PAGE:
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Rafik Hariri: Lebanon on edge as UN warns against indictment speculation

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Grace Kassab/AP

(Read caption) Lebanese soldiers stand guard in downtown in Beirut, Lebanon, Tuesday, Jan. 18. Hezbollah supporters gathered in the streets of Beirut early Tuesday after a UN tribunal filed Hariri indictments, prompting several schools to close.

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• A daily summary of global reports on security issues.

The UN tribunal investigating the assassination of former Lebanese Prime Minister Rafik Hariri warned Tuesday against making assumptions about the sealed indictment it filed Monday – even as supporters of Hezbollah, expected by many to be named in the indictment, made a show of force in Lebanon's capital, Beirut.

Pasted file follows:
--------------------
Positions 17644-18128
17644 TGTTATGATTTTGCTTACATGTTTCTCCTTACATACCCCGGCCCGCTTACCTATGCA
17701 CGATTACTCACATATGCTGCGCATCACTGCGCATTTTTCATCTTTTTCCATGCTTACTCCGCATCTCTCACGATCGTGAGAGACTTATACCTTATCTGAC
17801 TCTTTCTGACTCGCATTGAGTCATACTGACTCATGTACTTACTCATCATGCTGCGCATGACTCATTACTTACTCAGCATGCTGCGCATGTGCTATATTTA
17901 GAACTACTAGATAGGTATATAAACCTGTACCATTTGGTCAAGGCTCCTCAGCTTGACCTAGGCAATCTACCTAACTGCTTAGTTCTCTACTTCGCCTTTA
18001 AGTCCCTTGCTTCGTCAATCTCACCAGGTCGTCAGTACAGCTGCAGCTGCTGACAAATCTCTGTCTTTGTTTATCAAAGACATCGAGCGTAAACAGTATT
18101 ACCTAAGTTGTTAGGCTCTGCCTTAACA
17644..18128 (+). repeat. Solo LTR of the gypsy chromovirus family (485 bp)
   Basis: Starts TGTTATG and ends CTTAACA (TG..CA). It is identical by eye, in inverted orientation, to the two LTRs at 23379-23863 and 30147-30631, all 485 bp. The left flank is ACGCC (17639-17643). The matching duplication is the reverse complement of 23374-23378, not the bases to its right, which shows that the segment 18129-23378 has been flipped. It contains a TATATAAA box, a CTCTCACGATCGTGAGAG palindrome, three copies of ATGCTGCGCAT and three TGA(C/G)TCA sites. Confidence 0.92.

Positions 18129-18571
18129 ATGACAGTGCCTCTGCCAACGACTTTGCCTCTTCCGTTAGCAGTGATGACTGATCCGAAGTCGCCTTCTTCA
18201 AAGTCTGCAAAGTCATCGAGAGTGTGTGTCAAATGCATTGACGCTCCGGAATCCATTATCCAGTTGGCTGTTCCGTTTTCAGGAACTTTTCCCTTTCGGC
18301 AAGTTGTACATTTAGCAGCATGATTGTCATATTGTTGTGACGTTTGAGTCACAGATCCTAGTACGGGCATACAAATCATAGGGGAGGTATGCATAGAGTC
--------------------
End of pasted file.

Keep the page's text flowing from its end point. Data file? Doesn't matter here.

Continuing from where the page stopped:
Reuters reported Tuesday that several schools were closed, security forces blocked off a main road to government offices in Beirut, and Beirut residents reported groups of Hezbollah supporters gathering around the city in the early morning. The activity heightened concerns about a repeat of events in May 2008, when armed Hezbollah supporters took over parts of the city. The violence left dozens dead.

While Tuesday ended peacefully, albeit tensely, in Beirut, it will be weeks before the contents of the indictment – including who is accused – are made public. In addition, several other complications and obstacles will remain, including the tribunal's lack of a police force and reliance on Lebanese authorities to arrest anyone in Lebanon who is accused, the AP reported.

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